Just as the framing of a question determines how someone might respond to you, the way you perform research dictates what your efforts reveal. Choosing the optimal data collection methodologies ensures research outcomes meet the intended goals. The choice for a data collection method in research should reflect the constraints, needs, and goals of the project, but there's no one-size-fits-all answer. Here are five different data collection methods to add to your research toolkit:
Observation is a type of study in which the behaviors and actions of study participants are observed. The four main types of observation studies are: Participant, Naturalistic, Structured and Case Study.
Researchers may often work in groups, relying on consensus, teamwork, and mutual observation to improve the quality of research data.
Conducting surveys can be a cost-effective way to gather data, but it is a less personal or interactive data collection method. It's widely used in the digital arena, and it works well in situations that might benefit from anonymous responses. Focus groups offer a similarly quick route to gleaning impressions, but they can pose more logistical challenges.
Both methods run the risk of participant bias. So to minimize bias, be cautious of how you format questions, present material in a judgment-free manner, and incentivize participation. When you analyze your data in Notably, be sure to create a tag for each of your participants. This will allow you to quickly spot bias and see where one participant’s voice may be influencing a data set more than another’s.
To minimize bias, be cautious of how you format questions, present material in a judgment-free manner, and incentivize participation.
Interviewing a participant helps build a rapport that can break down barriers. It often leads to deep insights based on the perspectives participants bring to a conversation. With Notably, being able to tag and theme your digital stickies allows you to see patterns as they emerge, which makes synthesizing data from interviews quick and easy.
In the data section of Notably, you can create a template to use during an interview for notes, upload audio/video from the field and/or Zoom calls to be transcribed. From here, you can view data from all of your interviews in one place, and filter between different tags to see recurring patterns, themes and insights.
Analytics tools are a hallmark of the modern digital era. Whether you're running a business or in charge of a public entity, there are plenty of ways to track user behavior, satisfaction, and performance in realtime, numerical terms.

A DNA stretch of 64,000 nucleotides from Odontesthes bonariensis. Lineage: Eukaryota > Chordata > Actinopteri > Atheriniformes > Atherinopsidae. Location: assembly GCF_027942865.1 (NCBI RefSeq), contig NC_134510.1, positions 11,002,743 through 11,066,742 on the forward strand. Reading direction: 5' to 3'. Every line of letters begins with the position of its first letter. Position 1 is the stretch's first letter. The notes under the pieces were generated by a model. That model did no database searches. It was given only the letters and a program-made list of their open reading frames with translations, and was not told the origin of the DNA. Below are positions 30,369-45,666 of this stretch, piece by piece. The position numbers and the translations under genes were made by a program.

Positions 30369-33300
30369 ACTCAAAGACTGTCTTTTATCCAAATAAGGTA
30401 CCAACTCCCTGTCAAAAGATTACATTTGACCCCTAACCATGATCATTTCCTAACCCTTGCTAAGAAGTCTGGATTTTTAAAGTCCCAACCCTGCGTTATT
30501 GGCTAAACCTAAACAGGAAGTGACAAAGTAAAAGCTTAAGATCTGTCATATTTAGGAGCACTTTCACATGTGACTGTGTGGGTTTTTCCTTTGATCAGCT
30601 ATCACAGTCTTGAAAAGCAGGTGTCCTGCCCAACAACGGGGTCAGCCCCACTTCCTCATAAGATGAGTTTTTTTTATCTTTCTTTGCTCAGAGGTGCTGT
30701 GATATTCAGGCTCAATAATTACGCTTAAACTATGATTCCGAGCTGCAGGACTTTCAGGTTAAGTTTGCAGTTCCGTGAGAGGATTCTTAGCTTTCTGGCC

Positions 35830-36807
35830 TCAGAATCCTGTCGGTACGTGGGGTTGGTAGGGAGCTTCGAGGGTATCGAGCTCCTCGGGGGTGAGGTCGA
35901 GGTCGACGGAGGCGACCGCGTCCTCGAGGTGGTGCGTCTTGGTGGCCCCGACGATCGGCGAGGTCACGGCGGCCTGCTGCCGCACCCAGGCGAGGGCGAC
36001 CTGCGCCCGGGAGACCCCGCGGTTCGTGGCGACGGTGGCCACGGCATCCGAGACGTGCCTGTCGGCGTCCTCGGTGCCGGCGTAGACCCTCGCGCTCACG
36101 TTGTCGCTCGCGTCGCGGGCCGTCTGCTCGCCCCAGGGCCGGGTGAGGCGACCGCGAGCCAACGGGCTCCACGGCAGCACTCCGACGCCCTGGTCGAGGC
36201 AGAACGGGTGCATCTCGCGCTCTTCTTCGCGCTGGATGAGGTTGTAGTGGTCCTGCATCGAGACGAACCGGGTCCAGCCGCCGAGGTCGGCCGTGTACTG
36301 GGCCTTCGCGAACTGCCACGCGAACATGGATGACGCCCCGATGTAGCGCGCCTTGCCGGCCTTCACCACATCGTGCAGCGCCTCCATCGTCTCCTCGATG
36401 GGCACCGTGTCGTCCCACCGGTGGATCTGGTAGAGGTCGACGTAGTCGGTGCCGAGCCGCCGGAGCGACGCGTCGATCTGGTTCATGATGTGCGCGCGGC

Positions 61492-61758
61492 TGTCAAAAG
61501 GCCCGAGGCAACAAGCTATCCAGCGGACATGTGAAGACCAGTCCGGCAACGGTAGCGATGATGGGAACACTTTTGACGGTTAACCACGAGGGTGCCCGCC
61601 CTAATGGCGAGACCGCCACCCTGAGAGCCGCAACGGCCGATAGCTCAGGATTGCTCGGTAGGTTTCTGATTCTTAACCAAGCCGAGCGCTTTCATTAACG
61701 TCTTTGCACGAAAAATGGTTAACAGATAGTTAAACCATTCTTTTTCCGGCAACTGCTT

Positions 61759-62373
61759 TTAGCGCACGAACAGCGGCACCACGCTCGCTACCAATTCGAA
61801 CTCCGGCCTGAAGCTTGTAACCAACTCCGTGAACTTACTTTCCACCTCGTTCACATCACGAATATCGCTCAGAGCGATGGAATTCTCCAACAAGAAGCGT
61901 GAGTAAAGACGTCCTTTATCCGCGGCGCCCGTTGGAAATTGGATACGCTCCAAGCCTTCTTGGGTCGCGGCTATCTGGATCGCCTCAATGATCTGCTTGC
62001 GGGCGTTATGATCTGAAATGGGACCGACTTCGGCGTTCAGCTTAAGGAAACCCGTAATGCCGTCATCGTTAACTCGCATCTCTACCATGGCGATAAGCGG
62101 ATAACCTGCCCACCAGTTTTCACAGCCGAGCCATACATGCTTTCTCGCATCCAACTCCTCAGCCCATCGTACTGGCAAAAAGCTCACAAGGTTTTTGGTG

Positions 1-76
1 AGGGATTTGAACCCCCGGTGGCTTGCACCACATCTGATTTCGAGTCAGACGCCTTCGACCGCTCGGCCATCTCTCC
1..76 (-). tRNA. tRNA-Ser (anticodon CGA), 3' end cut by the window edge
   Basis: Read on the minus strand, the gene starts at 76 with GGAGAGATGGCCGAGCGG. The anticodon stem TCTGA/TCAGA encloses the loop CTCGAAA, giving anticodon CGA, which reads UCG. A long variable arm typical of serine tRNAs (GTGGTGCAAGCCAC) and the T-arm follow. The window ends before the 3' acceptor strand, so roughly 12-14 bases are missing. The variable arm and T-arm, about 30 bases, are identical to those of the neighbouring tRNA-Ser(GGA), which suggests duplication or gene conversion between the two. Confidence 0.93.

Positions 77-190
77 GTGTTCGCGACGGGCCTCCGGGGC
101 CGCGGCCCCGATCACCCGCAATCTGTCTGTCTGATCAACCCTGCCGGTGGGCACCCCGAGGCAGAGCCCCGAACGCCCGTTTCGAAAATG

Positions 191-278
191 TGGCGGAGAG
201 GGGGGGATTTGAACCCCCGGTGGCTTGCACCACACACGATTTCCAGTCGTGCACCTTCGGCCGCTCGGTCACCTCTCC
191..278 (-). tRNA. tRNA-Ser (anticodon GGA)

Using analytics tools might seem like a quick route to aggregating data at scale. However, it's extremely easy to be overwhelmed by information. Some of the figures that technology provides for you may not reveal useful information. It's important to remember that although analytics can reveal correlations, they can't reveal underlying causes without further analysis. For example, analytics tools might tell you the actions someone takes, but it doesn’t necessarily tell you why they took an action or how it felt when they took it.
Reviewing existing literature is a time-honored data collection method in research. By exploring what other people have said, done, and written about a topic, researchers can expand horizons, learn faster, and avoid duplicating work.
As with other methods, reviewing documents has its limitations. Building on a prior result just because it seems appropriate may result in an incorrect conclusion if you lose sight of the original context. With inductive study methods, like grounded theory research, literature reviews may even bog your work down with inappropriate biases or preconceptions.
Some data collection methods, like using analytics tools, are strictly quantitative. Others can offer a mix of qualitative and quantitative results. For instance, a survey with close-ended questions will tell you how many people answered each way, even if the questions aren't numerical themselves.
It's important to pick a method that fits the research you want to explore. On the other hand, be open to adjusting based on what you discover. A study that starts off focusing on qualitative information might benefit from switching to a quantitative approach, but only once you've explored the concept enough to know which data points deserve focus.
Data collection is only one small (but important) step in the research process. The next step is to synthesize the information you've gathered, to form insights and share what is important and why it matters.
Your choice of note-taking tools goes a long way towards simplifying synthesis. Although there'll always be a place for pen and paper, digital canvases like Notably help you discover relationships between data as it appears. Get started for free to make your customer research data easier to collect, comprehend, and share.